Ten years ago, if your horse turned up lame, chances are the problem would be obvious and the diagnosis easy. Today’s more astute horse owner is far more in tune with his or her horse, and we’re seeing more subtle lamenesses stemming from all parts of the body. Unfortunately, this can make diagnosing today’s lame horse a bit trickier. That’s where nuclear medicine comes in.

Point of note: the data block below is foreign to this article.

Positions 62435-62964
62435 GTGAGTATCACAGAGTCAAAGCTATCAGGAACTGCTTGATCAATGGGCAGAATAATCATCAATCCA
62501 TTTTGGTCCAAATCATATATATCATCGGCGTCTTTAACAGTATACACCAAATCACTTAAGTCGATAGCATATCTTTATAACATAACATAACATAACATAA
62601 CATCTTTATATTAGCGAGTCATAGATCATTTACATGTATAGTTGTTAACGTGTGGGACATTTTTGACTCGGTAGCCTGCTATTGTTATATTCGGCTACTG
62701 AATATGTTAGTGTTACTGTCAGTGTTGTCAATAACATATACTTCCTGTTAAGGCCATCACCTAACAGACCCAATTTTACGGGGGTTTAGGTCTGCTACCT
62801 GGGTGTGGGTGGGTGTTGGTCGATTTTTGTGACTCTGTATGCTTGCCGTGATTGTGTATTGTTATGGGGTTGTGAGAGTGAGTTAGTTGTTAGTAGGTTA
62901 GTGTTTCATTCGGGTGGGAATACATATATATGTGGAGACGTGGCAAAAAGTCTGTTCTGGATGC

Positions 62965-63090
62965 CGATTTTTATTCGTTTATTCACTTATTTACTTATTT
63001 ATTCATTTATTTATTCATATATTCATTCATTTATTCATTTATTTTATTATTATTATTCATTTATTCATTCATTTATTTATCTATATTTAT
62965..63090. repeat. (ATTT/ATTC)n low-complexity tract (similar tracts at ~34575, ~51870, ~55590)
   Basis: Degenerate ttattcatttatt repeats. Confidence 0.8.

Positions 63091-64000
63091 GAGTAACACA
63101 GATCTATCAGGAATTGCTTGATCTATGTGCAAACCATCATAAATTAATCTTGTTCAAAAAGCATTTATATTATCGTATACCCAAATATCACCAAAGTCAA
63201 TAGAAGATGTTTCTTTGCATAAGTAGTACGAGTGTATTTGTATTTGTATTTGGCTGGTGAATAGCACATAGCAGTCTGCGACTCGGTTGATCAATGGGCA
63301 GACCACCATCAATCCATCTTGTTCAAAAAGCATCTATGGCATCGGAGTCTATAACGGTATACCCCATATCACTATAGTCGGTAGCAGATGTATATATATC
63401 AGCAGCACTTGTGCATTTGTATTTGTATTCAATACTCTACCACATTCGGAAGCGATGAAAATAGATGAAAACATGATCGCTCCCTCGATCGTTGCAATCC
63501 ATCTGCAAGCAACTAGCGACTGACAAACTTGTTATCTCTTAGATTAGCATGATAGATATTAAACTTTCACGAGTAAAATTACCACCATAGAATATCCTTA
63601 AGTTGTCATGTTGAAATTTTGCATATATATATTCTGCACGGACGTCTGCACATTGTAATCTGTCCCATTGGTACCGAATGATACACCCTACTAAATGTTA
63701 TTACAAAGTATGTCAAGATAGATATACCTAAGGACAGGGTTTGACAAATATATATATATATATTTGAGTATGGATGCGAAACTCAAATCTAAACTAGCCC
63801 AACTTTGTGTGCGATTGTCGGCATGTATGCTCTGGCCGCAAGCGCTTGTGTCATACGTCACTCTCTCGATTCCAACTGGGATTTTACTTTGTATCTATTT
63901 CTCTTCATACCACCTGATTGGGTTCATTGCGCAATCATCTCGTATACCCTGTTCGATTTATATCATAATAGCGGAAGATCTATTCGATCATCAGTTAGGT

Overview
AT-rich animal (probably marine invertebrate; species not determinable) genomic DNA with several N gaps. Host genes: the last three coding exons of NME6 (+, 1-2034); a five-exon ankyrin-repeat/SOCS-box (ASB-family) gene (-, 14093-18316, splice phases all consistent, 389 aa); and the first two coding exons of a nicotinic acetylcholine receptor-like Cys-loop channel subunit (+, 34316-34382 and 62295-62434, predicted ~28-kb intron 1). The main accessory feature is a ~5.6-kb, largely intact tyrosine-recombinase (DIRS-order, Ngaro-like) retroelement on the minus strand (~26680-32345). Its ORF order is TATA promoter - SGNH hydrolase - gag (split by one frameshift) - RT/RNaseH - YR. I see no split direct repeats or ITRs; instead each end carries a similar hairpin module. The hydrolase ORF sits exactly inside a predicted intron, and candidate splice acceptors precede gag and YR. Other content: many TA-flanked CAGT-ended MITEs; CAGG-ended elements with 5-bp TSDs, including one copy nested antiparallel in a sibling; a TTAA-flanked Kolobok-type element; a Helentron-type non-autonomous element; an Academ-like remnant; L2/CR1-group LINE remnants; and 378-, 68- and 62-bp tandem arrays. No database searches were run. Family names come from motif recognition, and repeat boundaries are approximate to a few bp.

During the 2014 American Association of Equine Practitioners Convention, held Dec. 6-10 in Salt Lake City, Utah, Anthony Pease, DVM, MS, Dipl. ACVR, section chief of diagnostic imaging at Michigan State University’s College of Veterinary Medicine, in East Lansing, described the current diagnostic imaging
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